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Spilling the beans on the coffee industry

I have a confession to make: I am a tragic coffee addict who can’t get through the morning without my fix. Luckily, I never seem to be out of range of at least 5 different cafés from which I am able to feed my habit. With coffee now a staple in so many peoples’ lives, I thought I’d take a closer look at the ethical issues associated with it.

Coffee is the world’s second most tradable commodity after oil, which means it is BIG business. But while those who trade it tend to make plenty of money, this is usually not the case for those who grow it. The coffee industry is dominated by four large, multi- national companies intent on supplying cheap, low quality products in supermarkets. Additionally, changes in farming practices are wreaking havoc on the natural environment in which coffee is grown. These issues pose some pressing questions for the ethical consumer.

What is the impact of the coffee industry on people?

Worldwide coffee is a massive industry but most coffee farmers, the majority of whom live in developing countries, struggle to make a modest living from their crop. On average, coffee farmers receive only 5-10 per cent of the final retail price. Fierce competition among growers, due to pressure from the multi-nationals, has led to price reductions and undercutting. This leaves growers with no safety margin when the supply drops or bad weather hits.  Poverty, human rights abuses and low life expectancy rates are commonplace amongst coffee farmers.

What is the impact of the coffee industry on animals?

Traditionally, coffee beans were grown under a shaded canopy of trees, which provided a habitat for various species of animals, insects and plant life. Modern farming practices, where the forest canopy is removed to make way for intensive, plantation – style coffee farms are undermining the sustainability of traditional growing methods and threatening biodiversity.

What is the impact of the coffee industry on the environment?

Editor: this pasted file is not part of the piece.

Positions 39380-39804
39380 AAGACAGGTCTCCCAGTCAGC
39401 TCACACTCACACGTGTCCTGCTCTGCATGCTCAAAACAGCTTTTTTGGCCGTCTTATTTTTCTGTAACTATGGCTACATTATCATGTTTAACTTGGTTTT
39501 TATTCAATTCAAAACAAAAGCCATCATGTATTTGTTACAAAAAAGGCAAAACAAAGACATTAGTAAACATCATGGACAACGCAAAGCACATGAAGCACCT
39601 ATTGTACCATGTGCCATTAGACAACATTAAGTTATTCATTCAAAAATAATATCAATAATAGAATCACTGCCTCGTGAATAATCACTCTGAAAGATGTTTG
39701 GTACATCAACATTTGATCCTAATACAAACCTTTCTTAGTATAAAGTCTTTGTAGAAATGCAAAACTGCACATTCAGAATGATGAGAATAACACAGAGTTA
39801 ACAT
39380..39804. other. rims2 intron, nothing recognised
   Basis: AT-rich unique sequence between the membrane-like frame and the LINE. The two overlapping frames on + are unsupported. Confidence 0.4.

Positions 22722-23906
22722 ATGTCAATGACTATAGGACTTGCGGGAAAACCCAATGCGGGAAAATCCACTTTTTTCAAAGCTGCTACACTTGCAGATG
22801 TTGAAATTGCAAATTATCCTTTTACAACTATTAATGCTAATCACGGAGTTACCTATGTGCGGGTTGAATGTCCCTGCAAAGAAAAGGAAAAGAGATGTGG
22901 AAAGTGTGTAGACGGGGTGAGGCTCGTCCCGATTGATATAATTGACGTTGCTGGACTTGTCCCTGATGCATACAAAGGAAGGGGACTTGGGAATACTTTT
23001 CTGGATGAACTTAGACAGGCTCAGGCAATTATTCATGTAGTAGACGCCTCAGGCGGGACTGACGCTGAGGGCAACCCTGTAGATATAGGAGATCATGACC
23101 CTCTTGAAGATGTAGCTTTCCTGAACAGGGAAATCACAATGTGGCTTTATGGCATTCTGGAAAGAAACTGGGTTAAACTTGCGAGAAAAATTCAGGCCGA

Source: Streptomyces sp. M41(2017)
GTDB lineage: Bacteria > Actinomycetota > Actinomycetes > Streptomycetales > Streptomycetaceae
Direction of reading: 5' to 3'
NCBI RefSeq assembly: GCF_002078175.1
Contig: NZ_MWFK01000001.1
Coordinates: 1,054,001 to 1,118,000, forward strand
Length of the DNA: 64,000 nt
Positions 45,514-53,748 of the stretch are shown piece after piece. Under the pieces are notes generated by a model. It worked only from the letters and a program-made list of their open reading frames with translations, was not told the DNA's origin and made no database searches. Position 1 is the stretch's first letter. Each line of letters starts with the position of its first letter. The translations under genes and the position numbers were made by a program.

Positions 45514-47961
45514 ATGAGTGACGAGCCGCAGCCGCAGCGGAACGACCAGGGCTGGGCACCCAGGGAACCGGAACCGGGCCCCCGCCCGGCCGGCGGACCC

The World Wide Fund for Nature (WWF) reports that 2.5 million acres of forest in Central America have been cleared to make way for coffee farming, and this deforestation is continuing at an alarming rate. Incidentally (but probably not coincidentally), 37 of the 50 countries in the world with the highest deforestation rates are also major coffee producers.

What Can We Do?

All coffee drinkers (my fellow addicts!) can vote with their wallets to support companies which value and promote a fair and sustainable coffee trade. To make sure you are buying coffee from companies who are doing the right thing, wherever possible buy coffee that has been certified by a reputable scheme. The Fair Trade Foundation and the Rainforest Alliance (RA) both run schemes worth supporting.

The Fair Trade label enures that the coffee can actually be traced back to the growers and it also means that a minimum wage is guaranteed to growers so that market fluctuations won’t leave them out of pocket.

The Rainforest Alliance scheme focuses on achieving a set of social, environmental and economic standards. By investing in sustainable farming practices, coffee companies certified by RA contribute to the wellbeing of growers, wildlife and the surrounding habitat.

These schemes don’t provide solutions to all the problems involved with coffee production, but they are a step in the right direction towards fairness and sustainability within the industry. Please look for the following logos when you buy your coffee:

 

 

Fair Trade

 

Rainforest Alliance

 

 

 

 

 

 

 

If your local coffee shop or supermarket doesn’t stock certified brands, why don’t you ask them to? As consumers the choices we make can make a big difference to the people, animals and the environment affected by the coffee industry.

 

 

 

 

 

 

 

NatDeb

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